Ikigai Wisdom of a Shipping Magnate

I was traveling from Korea to China last week when I met the gentleman in this story. He has a dozen companies in trade and shipping based in Hong Kong. He described to me that his clients were from all over the world from Germany through China to South Africa. He joked that the sun never sets in his business and the emails never stop.
“We will all die with our inbox full”.

Predictably we ended up talking about managing time, keeping focus and producing results. I was especially curious as he ran his businesses as a family enterprise. How do you find the time? I showed him our kanban boards and we joked about carrying paper planners in the past. Then he got serious and spoke about Ikigai.

I had never met a person who managed their time based on Ikigai. For me it was more like a philosophy of life, keeping things in perspective, but certainly not a methodology. For him, it was guiding his daily priorities. After a long discussion his methodology boiled down to this:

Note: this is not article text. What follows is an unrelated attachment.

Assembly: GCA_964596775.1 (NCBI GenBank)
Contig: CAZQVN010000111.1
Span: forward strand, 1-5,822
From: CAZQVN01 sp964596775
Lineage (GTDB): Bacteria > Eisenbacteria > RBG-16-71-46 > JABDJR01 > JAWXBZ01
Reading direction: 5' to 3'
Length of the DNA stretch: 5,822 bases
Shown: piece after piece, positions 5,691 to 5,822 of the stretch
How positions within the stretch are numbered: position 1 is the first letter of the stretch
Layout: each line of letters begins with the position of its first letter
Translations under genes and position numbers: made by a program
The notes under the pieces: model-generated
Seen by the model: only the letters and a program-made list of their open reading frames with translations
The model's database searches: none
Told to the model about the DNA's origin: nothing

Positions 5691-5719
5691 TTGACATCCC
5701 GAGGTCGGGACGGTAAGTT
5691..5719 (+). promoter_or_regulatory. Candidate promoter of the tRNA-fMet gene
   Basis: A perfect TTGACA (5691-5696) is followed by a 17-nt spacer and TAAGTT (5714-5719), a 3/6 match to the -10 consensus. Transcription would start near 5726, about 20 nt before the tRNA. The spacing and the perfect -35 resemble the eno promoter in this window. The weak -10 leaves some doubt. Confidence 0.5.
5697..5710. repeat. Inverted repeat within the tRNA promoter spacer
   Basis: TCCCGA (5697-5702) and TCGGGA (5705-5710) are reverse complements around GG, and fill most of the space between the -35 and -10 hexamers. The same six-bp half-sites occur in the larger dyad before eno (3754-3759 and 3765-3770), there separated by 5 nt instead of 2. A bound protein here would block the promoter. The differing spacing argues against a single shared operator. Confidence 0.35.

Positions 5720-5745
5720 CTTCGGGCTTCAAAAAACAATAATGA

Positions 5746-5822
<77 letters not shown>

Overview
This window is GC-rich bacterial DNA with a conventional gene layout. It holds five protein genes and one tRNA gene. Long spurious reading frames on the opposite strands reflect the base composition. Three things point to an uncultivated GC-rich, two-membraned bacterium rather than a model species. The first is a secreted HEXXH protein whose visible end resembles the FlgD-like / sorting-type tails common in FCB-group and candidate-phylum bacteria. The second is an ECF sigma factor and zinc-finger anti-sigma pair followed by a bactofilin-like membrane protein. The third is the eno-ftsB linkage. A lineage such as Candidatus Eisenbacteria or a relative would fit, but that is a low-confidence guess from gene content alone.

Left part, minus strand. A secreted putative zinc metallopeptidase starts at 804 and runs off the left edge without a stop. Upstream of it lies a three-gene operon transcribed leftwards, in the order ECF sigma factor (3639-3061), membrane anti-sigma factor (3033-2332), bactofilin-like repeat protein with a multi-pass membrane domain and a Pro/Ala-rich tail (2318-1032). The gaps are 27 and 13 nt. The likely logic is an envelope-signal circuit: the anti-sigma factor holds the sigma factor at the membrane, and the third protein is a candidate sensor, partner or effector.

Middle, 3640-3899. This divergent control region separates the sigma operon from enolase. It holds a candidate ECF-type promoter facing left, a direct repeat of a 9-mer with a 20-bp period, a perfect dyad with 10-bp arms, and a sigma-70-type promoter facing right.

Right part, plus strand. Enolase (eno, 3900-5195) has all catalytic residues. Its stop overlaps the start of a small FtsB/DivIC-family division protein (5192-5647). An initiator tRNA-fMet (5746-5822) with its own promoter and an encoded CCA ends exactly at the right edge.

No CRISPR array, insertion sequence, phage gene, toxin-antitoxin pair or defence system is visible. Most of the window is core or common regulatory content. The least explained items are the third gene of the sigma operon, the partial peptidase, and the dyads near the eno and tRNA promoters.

1. Keep a running list of projects and tasks as they occur to you  (like GTD)
  2. Every morning review the list and for each item ask the following:
    1. Am I skilled to handle this task?
    2. Am I excited to do this?
    3. Will I get paid to do it (or lose money if I don’t)?
    4. Will the world be a better place if I do it?
  3. If the answer is NO to the above, delete or ignore the task. 
  4. For the tasks that remain, prioritize them as follows:
    1. MUST DO  – Excited about, have the skills, will get paid for it
    2. SHOULD DOExcited about and the world will be better
    3. DO LATER  – Not exciting but have the skills and will get paid for it
    4. DELEGATENot exciting and don’t have the skills but paid to do it

I noticed I started asking myself more of his Ikigai questions.

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